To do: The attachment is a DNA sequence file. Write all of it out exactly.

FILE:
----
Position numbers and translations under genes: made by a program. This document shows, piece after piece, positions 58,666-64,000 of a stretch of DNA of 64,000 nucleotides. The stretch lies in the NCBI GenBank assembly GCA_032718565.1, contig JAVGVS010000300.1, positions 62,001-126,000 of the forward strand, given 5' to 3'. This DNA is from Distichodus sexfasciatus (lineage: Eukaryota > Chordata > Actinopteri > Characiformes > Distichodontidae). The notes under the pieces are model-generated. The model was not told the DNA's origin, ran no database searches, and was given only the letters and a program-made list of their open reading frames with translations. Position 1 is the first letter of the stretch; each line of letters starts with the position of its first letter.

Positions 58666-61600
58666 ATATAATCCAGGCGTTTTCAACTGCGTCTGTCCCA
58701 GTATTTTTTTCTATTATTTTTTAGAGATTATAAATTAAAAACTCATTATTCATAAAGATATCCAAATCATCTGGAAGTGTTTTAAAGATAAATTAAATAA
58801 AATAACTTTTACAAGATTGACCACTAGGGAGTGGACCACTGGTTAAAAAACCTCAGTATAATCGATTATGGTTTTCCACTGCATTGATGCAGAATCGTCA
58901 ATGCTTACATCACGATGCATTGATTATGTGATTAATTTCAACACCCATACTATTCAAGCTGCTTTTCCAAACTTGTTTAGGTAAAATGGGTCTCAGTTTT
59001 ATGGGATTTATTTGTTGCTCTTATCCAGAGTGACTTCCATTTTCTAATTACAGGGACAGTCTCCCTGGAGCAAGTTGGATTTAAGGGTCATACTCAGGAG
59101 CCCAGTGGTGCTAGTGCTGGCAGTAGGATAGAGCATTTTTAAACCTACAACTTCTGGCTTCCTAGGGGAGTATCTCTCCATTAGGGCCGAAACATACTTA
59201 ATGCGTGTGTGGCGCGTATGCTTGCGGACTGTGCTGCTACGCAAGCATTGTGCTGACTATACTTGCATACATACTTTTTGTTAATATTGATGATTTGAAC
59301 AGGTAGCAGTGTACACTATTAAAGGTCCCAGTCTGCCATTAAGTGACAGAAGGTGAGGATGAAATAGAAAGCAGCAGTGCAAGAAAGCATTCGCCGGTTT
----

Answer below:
Position numbers and translations under genes: made by a program. This document shows, piece after piece, positions 58,666-64,000 of a stretch of DNA of 64,000 nucleotides. The stretch lies in the NCBI GenBank assembly GCA_032718565.1, contig JAVGVS010000300.1, positions 62,001-126,000 of the forward strand, given 5' to 3'. This DNA is from Distichodus sexfasciatus (lineage: Eukaryota > Chordata > Actinopteri > Characiformes > Distichodontidae). The notes under the pieces are model-generated. The model was not told the DNA's origin, ran no database searches, and was given only the letters and a program-made list of their open reading frames with translations. Position 1 is the first letter of the stretch; each line of letters starts with the position of its first letter.

Positions 58666-61600
58666 ATATAATCCAGGCGTTTTCAACTGCGTCTGTCCCA
58701 GTATTTTTTTCTATTATTTTTTAGAGATTATAAATTAAAAACTCATTATTCATAAAGATATCCAAATCATCTGGAAGTGTTTTAAAGATAAATTAAATAA
58801 AATAACTTTTACAAGATTGACCACTAGGGAGTGGACCACTGGTTAAAAAACCTCAGTATAATCGATTATGGTTTTCCACTGCATTGATGCAGAATCGTCA
58901 ATGCTTACATCACGATGCATTGATTATGTGATTAATTTCAACACCCATACTATTCAAGCTGCTTTTCCAAACTTGTTTAGGTAAAATGGGTCTCAGTTTT
59001 ATGGGATTTATTTGTTGCTCTTATCCAGAGTGACTTCCATTTTCTAATTACAGGGACAGTCTCCCTGGAGCAAGTTGGATTTAAGGGTCATACTCAGGAG
59101 CCCAGTGGTGCTAGTGCTGGCAGTAGGATAGAGCATTTTTAAACCTACAACTTCTGGCTTCCTAGGGGAGTATCTCTCCATTAGGGCCGAAACATACTTA
59201 ATGCGTGTGTGGCGCGTATGCTTGCGGACTGTGCTGCTACGCAAGCATTGTGCTGACTATACTTGCATACATACTTTTTGTTAATATTGATGATTTGAAC
59301 AGGTAGCAGTGTACACTATTAAAGGTCCCAGTCTGCCATTAAGTGACAGAAGGTGAGGATGAAATAGAAAGCAGCAGTGCAAGAAAGCATTCGCCGGTTT